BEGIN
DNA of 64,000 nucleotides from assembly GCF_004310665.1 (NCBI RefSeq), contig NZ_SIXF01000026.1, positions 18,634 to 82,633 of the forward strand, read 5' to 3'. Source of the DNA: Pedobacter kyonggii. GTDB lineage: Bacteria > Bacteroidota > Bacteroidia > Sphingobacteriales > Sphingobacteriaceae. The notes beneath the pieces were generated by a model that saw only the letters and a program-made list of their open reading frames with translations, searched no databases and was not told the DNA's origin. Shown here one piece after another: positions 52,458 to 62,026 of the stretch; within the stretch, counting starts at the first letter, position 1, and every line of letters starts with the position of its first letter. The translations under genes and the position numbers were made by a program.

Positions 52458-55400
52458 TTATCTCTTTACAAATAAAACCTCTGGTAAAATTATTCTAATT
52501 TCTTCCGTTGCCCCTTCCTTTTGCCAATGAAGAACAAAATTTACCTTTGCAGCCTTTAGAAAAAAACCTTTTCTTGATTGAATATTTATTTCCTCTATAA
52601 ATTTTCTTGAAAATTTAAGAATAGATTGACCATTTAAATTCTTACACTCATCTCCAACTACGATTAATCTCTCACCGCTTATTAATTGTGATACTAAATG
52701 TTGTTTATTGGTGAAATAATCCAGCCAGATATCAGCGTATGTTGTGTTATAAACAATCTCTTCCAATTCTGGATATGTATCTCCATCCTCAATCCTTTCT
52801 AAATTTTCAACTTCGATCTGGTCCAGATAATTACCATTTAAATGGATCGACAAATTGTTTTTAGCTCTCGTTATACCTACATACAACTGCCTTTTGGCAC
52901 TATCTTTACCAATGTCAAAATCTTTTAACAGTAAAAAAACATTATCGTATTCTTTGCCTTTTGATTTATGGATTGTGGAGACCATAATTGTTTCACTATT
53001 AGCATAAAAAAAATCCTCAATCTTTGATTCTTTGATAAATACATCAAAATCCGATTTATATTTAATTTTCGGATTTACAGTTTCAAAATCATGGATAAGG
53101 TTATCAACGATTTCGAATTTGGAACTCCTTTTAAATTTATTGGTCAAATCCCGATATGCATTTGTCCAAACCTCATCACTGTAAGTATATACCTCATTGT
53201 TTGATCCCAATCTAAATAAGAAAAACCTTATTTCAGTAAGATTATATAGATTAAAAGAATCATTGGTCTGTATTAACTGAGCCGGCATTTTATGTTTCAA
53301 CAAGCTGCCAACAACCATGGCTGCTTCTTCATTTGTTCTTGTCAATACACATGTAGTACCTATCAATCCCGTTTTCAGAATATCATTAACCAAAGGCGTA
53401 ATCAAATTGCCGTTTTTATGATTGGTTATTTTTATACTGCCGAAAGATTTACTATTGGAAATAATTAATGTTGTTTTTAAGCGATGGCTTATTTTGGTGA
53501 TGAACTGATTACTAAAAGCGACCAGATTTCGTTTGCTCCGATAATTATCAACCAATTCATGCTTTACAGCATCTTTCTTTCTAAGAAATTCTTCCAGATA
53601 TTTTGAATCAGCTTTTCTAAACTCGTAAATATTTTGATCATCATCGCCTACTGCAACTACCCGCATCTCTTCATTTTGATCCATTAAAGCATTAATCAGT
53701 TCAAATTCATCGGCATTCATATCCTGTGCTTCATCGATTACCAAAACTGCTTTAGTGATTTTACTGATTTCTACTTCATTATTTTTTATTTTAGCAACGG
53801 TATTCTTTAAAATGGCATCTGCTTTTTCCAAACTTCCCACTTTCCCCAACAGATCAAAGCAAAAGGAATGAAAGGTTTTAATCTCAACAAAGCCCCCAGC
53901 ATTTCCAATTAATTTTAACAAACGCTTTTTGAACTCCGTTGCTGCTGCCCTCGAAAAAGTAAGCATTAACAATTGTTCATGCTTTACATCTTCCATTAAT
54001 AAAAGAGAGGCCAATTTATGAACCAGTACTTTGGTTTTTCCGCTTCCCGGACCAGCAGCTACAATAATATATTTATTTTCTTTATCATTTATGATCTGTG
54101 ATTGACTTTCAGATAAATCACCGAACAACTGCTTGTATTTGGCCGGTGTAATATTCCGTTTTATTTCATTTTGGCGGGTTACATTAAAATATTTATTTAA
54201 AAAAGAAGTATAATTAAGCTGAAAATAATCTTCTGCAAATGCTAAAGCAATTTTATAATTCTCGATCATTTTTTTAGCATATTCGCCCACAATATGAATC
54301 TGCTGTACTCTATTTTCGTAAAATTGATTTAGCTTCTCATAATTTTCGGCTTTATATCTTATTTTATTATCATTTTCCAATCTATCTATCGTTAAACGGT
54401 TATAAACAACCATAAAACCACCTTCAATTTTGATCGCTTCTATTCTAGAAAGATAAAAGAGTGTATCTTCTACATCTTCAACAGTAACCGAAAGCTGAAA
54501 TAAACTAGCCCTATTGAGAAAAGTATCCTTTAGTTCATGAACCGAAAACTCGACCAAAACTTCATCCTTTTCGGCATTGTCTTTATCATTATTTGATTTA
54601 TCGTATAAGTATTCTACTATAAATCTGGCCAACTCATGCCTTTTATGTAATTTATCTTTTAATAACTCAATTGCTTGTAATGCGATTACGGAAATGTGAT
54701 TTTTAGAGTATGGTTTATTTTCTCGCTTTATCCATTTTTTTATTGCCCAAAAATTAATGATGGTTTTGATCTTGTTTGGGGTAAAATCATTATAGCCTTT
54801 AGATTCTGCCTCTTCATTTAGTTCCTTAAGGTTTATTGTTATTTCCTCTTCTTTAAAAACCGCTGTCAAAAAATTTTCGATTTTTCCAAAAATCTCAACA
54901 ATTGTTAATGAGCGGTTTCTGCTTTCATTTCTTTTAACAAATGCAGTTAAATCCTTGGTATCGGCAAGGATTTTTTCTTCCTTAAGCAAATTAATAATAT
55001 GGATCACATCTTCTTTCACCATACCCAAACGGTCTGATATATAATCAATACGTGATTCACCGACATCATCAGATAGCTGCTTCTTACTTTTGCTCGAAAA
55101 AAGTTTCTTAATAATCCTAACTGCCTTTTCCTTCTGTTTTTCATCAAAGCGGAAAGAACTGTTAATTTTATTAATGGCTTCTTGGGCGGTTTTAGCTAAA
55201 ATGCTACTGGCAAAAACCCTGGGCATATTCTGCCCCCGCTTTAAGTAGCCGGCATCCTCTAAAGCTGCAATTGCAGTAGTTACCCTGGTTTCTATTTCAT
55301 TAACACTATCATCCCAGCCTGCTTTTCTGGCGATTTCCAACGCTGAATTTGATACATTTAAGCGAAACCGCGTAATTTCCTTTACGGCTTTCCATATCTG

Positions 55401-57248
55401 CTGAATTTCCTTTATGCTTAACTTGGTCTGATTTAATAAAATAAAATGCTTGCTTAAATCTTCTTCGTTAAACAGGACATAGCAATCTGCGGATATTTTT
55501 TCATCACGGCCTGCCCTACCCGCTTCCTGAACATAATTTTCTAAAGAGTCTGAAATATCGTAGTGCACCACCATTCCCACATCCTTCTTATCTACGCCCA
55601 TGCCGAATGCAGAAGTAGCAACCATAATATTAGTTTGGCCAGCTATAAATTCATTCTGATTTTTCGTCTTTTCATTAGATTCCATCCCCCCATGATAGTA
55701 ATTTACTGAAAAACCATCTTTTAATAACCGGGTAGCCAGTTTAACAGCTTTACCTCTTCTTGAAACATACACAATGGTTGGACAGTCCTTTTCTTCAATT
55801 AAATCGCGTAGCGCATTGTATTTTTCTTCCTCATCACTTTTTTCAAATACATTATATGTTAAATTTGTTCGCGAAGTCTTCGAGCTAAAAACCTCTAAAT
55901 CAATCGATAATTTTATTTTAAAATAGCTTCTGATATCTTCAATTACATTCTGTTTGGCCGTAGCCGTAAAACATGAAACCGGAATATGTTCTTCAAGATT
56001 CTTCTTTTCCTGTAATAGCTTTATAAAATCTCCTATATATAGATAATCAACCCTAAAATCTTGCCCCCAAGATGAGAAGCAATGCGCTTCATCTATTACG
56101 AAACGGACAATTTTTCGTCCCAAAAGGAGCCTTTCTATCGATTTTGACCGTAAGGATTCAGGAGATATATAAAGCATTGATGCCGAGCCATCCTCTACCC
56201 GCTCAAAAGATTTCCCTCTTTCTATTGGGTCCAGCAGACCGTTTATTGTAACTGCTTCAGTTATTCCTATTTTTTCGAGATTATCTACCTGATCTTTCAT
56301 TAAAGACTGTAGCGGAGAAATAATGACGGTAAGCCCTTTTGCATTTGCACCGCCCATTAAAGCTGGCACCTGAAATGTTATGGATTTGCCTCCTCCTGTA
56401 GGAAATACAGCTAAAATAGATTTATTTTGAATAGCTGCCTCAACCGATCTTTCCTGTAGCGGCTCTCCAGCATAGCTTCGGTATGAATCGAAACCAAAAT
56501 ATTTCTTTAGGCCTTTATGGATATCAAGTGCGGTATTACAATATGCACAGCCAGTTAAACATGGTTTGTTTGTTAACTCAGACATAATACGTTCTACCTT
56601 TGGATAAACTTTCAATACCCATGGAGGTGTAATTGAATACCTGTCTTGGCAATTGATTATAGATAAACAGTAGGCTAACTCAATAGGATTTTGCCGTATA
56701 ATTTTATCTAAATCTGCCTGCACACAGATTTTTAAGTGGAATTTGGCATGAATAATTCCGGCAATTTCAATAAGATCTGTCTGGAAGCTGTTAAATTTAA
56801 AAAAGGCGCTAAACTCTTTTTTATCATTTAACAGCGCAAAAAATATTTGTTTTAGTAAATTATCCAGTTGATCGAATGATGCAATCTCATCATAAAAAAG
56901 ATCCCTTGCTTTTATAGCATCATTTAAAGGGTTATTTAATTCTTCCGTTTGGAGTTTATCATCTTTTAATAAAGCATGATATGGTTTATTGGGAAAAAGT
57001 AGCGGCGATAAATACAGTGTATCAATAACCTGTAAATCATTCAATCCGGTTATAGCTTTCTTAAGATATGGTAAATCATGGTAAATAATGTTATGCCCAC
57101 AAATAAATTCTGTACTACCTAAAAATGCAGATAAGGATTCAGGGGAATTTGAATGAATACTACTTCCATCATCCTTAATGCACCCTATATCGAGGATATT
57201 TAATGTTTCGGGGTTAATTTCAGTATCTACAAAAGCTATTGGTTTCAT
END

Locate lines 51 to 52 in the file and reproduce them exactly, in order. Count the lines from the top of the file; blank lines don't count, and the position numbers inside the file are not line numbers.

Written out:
57101 AAATAAATTCTGTACTACCTAAAAATGCAGATAAGGATTCAGGGGAATTTGAATGAATACTACTTCCATCATCCTTAATGCACCCTATATCGAGGATATT
57201 TAATGTTTCGGGGTTAATTTCAGTATCTACAAAAGCTATTGGTTTCAT